Man who crushed the Nazis – Georgy Zhukov
“It is a fact that under equal conditions, large-scale battles and whole wars are won by troops which have a strong will for victory, clear goals before them, high moral standards, and devotion to the banner under which they go into battle.” (Georgy Zhukov)
Born: 1896, Strelkovka.
Died: 1974, Moscow.
Georgy Zhukov was the Soviet Toyotomi Hideyoshi – to rise from a simple farmer to a military general is no small feat, though he did not rule the land like Hideyoshi did, but waged war for his Motherland. However, the most famous Soviet general left something more valuable than nation rule: a cherished memory in his countrymen and fame around the world as the best general in the WWII. Perhaps I am exaggerating, but his results show us just that – from his fierce defense of Moscow to the toppling of Berlin, his skill is confirmed.
Zhukov was not a man whom life cuddled and took care of – he was born into a poor worker family, forced to learn his father’s trade as a furrier and sleep on the factory floor when he went to Moscow with his uncle to find work. During this trying time, Zhukov witnessed firsthand the harsh condition of the working class and the negative aspects of the Czarist autocracy.
Zhukov’s military career started with conscription during the World War I into the cavalry. His performance was admirable earning him the cross of St. George twice, but Zhukov’s role ended with a wound that rendered him unable to fight on. The brutality of the warfare that Georgy Zhukov faced, disclosed the weaknesses of the Russian army and generals’ neglect for the soldiers’ lives, resulting in skyrocketing casualties figures. All of this convinced Zhukov to focus on finding new ways to prevent the mass loss of life and more effective war waging mechanisms, especially the use of heavy armor that was undeveloped at the time.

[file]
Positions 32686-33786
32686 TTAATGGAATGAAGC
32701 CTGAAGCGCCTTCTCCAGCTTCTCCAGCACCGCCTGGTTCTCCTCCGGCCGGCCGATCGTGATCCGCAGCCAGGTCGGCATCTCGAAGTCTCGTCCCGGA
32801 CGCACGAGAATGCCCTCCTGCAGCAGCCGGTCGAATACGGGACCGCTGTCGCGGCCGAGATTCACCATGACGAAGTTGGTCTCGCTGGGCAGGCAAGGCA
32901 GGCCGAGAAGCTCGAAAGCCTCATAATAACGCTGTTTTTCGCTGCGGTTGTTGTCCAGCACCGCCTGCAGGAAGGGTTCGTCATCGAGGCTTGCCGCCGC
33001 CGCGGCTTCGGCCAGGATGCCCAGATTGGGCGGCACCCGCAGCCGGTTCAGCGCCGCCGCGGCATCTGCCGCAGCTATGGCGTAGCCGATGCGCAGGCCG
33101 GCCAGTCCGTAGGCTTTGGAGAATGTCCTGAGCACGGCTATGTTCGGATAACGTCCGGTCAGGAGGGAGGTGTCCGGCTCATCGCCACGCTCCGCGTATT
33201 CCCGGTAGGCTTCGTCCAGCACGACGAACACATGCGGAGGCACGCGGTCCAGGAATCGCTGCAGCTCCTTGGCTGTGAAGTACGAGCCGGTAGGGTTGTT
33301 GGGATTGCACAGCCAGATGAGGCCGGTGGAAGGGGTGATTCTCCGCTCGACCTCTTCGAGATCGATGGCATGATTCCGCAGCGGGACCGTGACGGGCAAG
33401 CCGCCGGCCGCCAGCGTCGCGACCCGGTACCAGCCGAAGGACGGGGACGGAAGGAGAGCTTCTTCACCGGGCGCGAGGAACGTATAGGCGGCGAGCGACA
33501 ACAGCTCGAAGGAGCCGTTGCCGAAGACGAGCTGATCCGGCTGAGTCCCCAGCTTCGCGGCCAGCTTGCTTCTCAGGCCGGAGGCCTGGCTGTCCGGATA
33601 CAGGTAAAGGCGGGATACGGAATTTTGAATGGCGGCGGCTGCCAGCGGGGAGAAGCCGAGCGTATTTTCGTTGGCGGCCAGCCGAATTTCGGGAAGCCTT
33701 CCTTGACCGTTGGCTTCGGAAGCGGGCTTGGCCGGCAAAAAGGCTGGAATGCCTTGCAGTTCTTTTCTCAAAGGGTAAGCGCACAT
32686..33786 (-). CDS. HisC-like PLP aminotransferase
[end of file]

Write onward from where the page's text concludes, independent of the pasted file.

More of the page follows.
“We will do all we can to insure peace… but if war is imposed upon us we will be together shoulder to shoulder as in the last war to strive for the happiness of mankind.”
The Bolshevik revolution changed the fate for our talented officer. Thanks to his humble working family origin, Zhukov joined the Bolshevik Party and once again saw war in the cavalry, first in the Russian Civil War (1918-1921) and then he also took part in the ending of Tambov rebellion in 1921. Now, Zhukov started researching military theories and strategies, wholeheartedly devoting his time to his studying. His talent was seen and he became the commander of the cavalry division in 1933, only to become the head of Belorussian Military District later.
Georgy Zhukov’s role in World War II
Everything started with the Far Eastern front against the Japanese in Mongolia. Appointed there by Joseph Stalin, Zhukov coordinated with the Mongolian military forces to focus the resistance. The Japanese army was known for its fighting spirit, iron discipline and expertise in the field of camouflage, but was prone to recklessness and blind fanaticism that cost them thousands of lives in many battles before, especially during the Russo-Japanese War. To counter them Zhukov deployed a big number of tanks, better communications and artillery. His careful planning and understanding of the Japanese forces allowed Zhukov to win at the battle of Khalkin Gol river. Zhukov ordered the Soviet units to deceive the enemy by a full retreat and draw them out in order to allow the heavy armor to put an end to the surprised Japanese force. For this display of valor, he was proclaimed the “Hero of the Soviet Union”.